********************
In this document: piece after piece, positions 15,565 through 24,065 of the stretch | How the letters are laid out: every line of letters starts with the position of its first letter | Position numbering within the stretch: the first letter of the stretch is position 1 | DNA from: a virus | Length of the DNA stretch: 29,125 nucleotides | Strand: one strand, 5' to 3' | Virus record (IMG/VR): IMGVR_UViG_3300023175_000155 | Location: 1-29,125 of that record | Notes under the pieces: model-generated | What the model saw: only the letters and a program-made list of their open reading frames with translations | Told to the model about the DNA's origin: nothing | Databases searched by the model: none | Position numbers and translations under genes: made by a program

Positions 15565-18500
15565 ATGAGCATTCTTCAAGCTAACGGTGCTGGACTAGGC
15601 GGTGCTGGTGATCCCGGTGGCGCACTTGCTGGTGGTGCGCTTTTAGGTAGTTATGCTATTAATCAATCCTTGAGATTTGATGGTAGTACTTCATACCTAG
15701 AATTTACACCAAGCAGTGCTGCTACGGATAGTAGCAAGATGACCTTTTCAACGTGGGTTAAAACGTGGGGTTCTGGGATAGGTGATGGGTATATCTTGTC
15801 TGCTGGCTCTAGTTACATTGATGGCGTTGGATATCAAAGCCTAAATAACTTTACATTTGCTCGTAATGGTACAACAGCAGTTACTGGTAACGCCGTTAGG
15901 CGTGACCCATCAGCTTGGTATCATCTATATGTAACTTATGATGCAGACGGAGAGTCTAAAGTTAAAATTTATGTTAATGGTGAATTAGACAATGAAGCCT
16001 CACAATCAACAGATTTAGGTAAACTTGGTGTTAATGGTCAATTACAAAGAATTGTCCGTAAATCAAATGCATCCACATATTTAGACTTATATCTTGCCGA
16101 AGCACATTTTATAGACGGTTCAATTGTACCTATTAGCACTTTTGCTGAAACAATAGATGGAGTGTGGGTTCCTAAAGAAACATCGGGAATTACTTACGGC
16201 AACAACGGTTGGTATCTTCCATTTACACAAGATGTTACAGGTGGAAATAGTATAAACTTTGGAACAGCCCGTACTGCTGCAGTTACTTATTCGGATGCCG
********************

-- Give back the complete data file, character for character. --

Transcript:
In this document: piece after piece, positions 15,565 through 24,065 of the stretch | How the letters are laid out: every line of letters starts with the position of its first letter | Position numbering within the stretch: the first letter of the stretch is position 1 | DNA from: a virus | Length of the DNA stretch: 29,125 nucleotides | Strand: one strand, 5' to 3' | Virus record (IMG/VR): IMGVR_UViG_3300023175_000155 | Location: 1-29,125 of that record | Notes under the pieces: model-generated | What the model saw: only the letters and a program-made list of their open reading frames with translations | Told to the model about the DNA's origin: nothing | Databases searched by the model: none | Position numbers and translations under genes: made by a program

Positions 15565-18500
15565 ATGAGCATTCTTCAAGCTAACGGTGCTGGACTAGGC
15601 GGTGCTGGTGATCCCGGTGGCGCACTTGCTGGTGGTGCGCTTTTAGGTAGTTATGCTATTAATCAATCCTTGAGATTTGATGGTAGTACTTCATACCTAG
15701 AATTTACACCAAGCAGTGCTGCTACGGATAGTAGCAAGATGACCTTTTCAACGTGGGTTAAAACGTGGGGTTCTGGGATAGGTGATGGGTATATCTTGTC
15801 TGCTGGCTCTAGTTACATTGATGGCGTTGGATATCAAAGCCTAAATAACTTTACATTTGCTCGTAATGGTACAACAGCAGTTACTGGTAACGCCGTTAGG
15901 CGTGACCCATCAGCTTGGTATCATCTATATGTAACTTATGATGCAGACGGAGAGTCTAAAGTTAAAATTTATGTTAATGGTGAATTAGACAATGAAGCCT
16001 CACAATCAACAGATTTAGGTAAACTTGGTGTTAATGGTCAATTACAAAGAATTGTCCGTAAATCAAATGCATCCACATATTTAGACTTATATCTTGCCGA
16101 AGCACATTTTATAGACGGTTCAATTGTACCTATTAGCACTTTTGCTGAAACAATAGATGGAGTGTGGGTTCCTAAAGAAACATCGGGAATTACTTACGGC
16201 AACAACGGTTGGTATCTTCCATTTACACAAGATGTTACAGGTGGAAATAGTATAAACTTTGGAACAGCCCGTACTGCTGCAGTTACTTATTCGGATGCCG